The fact that India is already trading more with the East (and less with Europe) is one indicator that this is already starting to happen. However, the LEP needs to be about much more than trade or investment although admittedly, it is these two drivers which will set others in motion. Southeast Asia shares many similarities with India but the differences are glaring too and perhaps more important. In the past, India has given these countries high culture, language and much else of value. Now it needs to recognised in all humility that their economic success is the result of a certain broad and inclusive pragmatism and of nurturing a fraternal social base which India can either only envy or emulate. Indeed non-caste-based organisations promote non-hierarchical relationships and are essential for building modern, caring societies. A central place also needs to be given to universal elementary education which all these countries prioritised at the very start of their lives as independent states. Too much time has been lost already.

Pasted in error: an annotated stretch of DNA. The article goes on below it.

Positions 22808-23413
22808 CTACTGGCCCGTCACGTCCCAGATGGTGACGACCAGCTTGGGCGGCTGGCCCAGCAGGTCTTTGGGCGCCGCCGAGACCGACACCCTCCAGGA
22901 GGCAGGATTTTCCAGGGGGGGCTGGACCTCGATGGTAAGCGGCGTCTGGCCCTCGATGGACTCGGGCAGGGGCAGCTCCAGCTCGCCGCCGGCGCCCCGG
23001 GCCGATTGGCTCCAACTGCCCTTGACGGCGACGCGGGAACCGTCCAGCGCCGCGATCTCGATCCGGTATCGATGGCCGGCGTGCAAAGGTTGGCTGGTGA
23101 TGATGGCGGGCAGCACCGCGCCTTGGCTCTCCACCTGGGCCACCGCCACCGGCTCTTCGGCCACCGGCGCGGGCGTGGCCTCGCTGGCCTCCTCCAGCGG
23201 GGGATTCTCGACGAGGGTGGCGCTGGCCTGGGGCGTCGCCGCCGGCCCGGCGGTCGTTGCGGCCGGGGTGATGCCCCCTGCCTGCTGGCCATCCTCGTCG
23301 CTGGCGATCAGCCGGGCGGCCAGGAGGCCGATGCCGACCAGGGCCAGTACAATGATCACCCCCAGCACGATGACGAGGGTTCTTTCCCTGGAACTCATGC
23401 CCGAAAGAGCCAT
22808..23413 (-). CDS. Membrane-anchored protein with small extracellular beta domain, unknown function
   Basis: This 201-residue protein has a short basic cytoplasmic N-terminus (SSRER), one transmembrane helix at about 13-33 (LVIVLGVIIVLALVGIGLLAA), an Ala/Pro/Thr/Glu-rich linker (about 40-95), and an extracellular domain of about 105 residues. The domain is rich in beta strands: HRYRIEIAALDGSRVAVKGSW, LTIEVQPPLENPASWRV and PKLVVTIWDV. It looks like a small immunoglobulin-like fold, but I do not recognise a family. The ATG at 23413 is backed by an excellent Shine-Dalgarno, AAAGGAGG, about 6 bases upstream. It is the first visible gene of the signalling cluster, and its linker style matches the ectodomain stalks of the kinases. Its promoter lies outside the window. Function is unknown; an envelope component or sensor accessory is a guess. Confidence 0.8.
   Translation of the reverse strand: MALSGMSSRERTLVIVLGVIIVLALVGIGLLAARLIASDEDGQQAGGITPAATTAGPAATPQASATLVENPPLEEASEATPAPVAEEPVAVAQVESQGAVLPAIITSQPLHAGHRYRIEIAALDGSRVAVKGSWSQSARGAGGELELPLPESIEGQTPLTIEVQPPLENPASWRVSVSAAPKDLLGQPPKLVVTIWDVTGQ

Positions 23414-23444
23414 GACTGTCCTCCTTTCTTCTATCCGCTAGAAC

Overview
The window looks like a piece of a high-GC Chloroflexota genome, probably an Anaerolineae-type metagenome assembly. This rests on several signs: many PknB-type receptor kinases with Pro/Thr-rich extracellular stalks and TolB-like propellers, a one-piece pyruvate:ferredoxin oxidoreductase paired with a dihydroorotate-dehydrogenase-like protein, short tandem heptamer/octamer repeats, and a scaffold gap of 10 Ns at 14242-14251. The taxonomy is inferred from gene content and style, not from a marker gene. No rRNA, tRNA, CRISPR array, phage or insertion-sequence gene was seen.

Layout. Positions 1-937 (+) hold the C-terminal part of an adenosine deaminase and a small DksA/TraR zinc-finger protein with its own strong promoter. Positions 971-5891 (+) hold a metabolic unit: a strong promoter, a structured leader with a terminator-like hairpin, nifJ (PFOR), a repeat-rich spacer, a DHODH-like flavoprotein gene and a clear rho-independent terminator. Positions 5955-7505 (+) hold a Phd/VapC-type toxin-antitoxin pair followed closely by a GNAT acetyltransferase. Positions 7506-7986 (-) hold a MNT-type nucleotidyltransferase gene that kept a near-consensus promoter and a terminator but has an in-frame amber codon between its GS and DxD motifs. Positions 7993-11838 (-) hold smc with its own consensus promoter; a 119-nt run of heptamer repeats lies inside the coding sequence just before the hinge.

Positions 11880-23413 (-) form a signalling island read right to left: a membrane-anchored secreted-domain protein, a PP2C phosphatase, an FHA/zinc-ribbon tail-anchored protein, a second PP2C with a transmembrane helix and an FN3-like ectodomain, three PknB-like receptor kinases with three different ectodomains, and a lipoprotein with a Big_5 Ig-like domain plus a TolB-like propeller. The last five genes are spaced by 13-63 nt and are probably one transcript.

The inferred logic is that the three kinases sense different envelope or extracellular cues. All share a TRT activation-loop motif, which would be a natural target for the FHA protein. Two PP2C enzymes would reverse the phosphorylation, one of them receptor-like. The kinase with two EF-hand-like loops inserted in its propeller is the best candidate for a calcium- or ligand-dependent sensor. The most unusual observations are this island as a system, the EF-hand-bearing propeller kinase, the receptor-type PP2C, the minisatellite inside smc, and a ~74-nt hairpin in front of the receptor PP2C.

With recent official indications that tribal societies in the Northeast of India would become the focal point of the LEP combined with efforts to open up links with an increasingly democratic Myanmar, perhaps all is not lost, a much more hopeful future for the LEP, a future beyond trade and investment, can still be looked forward to. But for this to happen, people-to-people relations must be placed at the core of India’s relationship with the East. This should be done through inter-University collaboration, language learning programmes, faculty and student exchanges, research collaborations, discussions and dialogues among the youth and the media, and much more tourism and travel.
Ambassador AN Ram is to be congratulated for doing signal service to India’s reading public by bringing out this volume on twenty years of the LEP. But to identify clearly and then address its shortcomings, a companion volume on India’s bilateral relations with the countries of the East focusing on people-to-people relations is needed. It is heartening that in his introductory chapter to the book, Ram has himself admitted as much.